Footnote: 2     2The agreement defined “transfer” as follows:

         Furthermore, it is hereinafter agreed, that the terms “transferred” and “transfer” used in this agreement shall mean, and are limited to, the employment of Kanawha County Correctional Officers in good standing as the Correctional Officers at the South Central Regional Jail in accordance with the provisions of this agreement.
    The agreement also defined the term “transfer” in regard to employment benefits including retirement, sick leave, and annual leave.


Footnote: 3     3The Jail Authority letter of July 9, 1993, stated the following:
         In accordance with the Agreed Order in Civil Action No. 92- MISC-417 (Kanawha County Corrections v. Burke), the Authority was instructed to employ all Kanawha County Correctional Officers who were employed in good standing.
         This letter is to inform you that through your medical leave of absence dated June 28, 1993, we have determined that you are in fact not an officer in good standing. In order to be considered for a position with the Authority, you must be released from your doctor's care and report back to duty before July 20, 1993. Therefore, you should contact us as soon as possible so that we may determine your standing. Failure to do so will result in this Authority not offering you a position.


Footnote: 4     4W.Va.R.Civ.P. Rule 59(a) [1998] provides:
         (a) Grounds. -- A new trial may be granted to all or any of the parties and on all or part of the issues (1) in an action in which there has been a trial by jury, for any of the reasons for which new trials have heretofore been granted in actions at law; and (2) in an action tried without a jury, for any of the reasons for which rehearings have heretofore been granted in suits in equity. On a motion for a new trial in an action tried without a jury, the court may open the judgment if one has been entered, take additional testimony, amend findings of fact and conclusions of law or make new findings and conclusions, and direct the entry of a new judgment.


Footnote: 5     5W.Va. Code, 23-5A-3 [1990], specifically addresses the termination of employees who are receiving workers' compensation benefits and provides, in pertinent part:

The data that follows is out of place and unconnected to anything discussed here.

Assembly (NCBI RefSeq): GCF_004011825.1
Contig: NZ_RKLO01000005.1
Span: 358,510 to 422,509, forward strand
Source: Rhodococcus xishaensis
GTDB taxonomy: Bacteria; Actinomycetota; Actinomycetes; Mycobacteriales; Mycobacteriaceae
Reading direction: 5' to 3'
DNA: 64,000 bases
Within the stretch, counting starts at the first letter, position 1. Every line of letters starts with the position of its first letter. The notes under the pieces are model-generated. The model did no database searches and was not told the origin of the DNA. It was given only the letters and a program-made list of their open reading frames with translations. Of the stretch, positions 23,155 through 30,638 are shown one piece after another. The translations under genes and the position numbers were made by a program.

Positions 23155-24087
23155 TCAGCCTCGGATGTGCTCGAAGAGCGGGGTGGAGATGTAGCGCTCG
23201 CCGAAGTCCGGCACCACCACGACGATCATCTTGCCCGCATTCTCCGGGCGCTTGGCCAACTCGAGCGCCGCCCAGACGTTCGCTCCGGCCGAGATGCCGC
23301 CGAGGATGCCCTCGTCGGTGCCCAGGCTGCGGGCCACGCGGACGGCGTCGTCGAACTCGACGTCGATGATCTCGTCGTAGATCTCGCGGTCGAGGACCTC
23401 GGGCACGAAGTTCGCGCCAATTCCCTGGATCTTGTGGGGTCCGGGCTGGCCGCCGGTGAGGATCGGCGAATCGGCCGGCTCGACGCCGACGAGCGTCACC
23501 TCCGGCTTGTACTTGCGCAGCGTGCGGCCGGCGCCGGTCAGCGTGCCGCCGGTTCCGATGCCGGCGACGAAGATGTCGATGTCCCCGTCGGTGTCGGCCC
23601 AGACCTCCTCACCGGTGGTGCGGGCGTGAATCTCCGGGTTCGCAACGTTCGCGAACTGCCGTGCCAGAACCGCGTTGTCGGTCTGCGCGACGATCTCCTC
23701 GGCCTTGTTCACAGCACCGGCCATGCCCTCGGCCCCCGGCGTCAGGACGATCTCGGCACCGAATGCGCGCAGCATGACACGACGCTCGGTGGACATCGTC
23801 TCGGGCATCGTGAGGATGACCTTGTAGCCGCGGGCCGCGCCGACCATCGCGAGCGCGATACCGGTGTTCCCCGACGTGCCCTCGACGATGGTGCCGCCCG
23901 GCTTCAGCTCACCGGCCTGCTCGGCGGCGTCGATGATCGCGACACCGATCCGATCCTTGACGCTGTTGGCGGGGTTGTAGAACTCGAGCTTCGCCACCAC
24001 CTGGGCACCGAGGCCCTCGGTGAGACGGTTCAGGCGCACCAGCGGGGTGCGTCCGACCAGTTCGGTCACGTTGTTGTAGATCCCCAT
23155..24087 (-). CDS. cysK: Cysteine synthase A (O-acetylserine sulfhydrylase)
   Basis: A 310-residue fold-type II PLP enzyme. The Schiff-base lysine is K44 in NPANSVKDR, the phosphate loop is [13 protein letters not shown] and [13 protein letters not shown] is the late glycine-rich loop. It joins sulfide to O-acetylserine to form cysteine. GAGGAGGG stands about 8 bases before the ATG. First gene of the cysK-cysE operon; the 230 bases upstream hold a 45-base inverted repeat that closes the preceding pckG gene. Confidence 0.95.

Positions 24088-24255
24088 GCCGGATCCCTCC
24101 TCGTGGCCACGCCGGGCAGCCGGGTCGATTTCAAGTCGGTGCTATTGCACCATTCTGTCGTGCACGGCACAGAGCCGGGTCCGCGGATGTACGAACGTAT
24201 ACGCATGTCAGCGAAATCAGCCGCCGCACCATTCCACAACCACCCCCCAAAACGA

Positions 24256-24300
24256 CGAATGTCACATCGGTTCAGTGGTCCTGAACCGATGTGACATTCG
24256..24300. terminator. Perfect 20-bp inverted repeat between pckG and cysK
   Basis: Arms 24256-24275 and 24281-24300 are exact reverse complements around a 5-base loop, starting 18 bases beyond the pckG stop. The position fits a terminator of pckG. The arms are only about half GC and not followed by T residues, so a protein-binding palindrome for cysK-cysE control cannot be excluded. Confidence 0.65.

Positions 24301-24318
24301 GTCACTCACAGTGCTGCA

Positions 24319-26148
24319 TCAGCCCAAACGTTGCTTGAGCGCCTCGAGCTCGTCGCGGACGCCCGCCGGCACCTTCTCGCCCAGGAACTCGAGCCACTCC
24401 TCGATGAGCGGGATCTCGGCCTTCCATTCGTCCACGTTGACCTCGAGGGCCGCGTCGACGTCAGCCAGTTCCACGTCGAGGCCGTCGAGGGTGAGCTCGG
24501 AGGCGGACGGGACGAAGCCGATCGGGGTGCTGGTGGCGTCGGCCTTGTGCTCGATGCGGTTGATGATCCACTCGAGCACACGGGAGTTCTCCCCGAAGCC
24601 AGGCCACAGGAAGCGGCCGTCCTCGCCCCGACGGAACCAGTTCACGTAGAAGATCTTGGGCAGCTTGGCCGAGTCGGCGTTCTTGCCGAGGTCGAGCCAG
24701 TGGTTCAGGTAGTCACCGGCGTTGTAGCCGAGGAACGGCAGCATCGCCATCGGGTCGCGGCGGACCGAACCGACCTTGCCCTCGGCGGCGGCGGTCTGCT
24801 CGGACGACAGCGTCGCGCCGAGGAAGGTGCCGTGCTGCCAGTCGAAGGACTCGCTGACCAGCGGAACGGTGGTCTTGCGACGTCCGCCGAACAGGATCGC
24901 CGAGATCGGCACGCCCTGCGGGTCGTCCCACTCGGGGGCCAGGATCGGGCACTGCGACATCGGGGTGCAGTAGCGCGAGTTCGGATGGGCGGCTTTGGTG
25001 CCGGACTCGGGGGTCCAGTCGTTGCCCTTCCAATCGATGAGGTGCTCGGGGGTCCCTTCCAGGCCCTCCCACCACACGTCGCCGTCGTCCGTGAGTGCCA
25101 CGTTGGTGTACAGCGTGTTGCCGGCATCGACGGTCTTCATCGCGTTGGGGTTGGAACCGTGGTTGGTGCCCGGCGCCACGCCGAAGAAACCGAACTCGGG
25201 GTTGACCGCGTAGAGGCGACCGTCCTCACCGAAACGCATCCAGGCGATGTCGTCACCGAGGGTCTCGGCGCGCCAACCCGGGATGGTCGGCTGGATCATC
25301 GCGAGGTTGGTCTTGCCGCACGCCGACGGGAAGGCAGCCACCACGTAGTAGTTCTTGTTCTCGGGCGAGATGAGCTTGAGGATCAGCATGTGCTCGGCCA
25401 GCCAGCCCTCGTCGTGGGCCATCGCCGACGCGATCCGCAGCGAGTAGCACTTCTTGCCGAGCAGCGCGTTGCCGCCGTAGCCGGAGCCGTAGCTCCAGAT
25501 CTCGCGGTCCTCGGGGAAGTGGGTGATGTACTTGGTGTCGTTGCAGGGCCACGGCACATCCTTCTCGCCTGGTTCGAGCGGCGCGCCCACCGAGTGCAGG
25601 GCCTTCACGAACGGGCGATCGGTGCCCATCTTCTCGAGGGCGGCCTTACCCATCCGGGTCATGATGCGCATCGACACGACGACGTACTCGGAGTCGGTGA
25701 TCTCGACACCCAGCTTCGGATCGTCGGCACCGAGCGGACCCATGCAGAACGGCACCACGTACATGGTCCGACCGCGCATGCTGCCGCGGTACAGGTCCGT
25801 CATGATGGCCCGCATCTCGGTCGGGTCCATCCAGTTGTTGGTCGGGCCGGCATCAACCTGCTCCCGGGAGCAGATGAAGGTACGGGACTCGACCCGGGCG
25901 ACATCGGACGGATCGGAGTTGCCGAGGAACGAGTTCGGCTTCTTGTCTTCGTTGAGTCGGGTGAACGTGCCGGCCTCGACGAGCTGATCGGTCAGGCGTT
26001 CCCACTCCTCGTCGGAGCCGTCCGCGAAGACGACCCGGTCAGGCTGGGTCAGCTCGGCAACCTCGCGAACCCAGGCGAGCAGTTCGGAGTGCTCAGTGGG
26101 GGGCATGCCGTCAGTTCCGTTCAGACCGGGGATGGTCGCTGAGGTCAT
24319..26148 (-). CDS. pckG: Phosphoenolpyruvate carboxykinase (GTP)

(a) It shall be a discriminatory practice within the meaning of section one [ 23-5A-1] of this article to terminate an injured employee while the injured employee is off work due to a compensable injury within the meaning of article four [23-4-1 et seq.] of this chapter and is receiving or is eligible to receive temporary total disability benefits, unless the injured employee has committed a separate dischargeable offense. A separate dischargeable offense shall mean misconduct by the injured employee wholly unrelated to the injury or the absence from work resulting from the injury. A separate dischargeable offense shall not include absence resulting from the injury or from the inclusion or aggregation of absence due to the injury with any other absence from work.


Footnote: 6     6See supra, note 3.


Footnote: 7     7The appellants also argue that the circuit court erred in the order of June 3, 1998, by failing to set forth facts sufficient to permit meaningful appellate review. However, the circuit court stated in its order that it had determined that the “verdict was clearly erroneous based upon the evidence presented, and that a miscarriage of justice was committed when the record is reviewed as a whole.” In addition to the order granting the new trial, the judge also sent to both parties a letter dated May 15, 1998 in which the judge further explained his reasons for granting a new trial. In this letter the circuit court judge stated:
         In this trial, reasonable minds could differ on the weight which certain evidence was given and the jury has the right and duty to so weigh the evidence and find facts in accordance with their interpretation of the evidence as they see and hear the witnesses and as they review the correspondence and documents in the case. However, much of the witness testimony in this trial was corroborated by document [sic] and reasonable minds could not differ without a clearly erroneous verdict being reached. To reach the verdict herein would, and did, manifest confusion induced by certain “red hearings” [sic] and produced a miscarriage of justice when reviewed as a whole[.]
We believe that the order of June 3, 1998 combined with the letter of May 15, 1998 set forth facts sufficient to permit meaningful appellate review.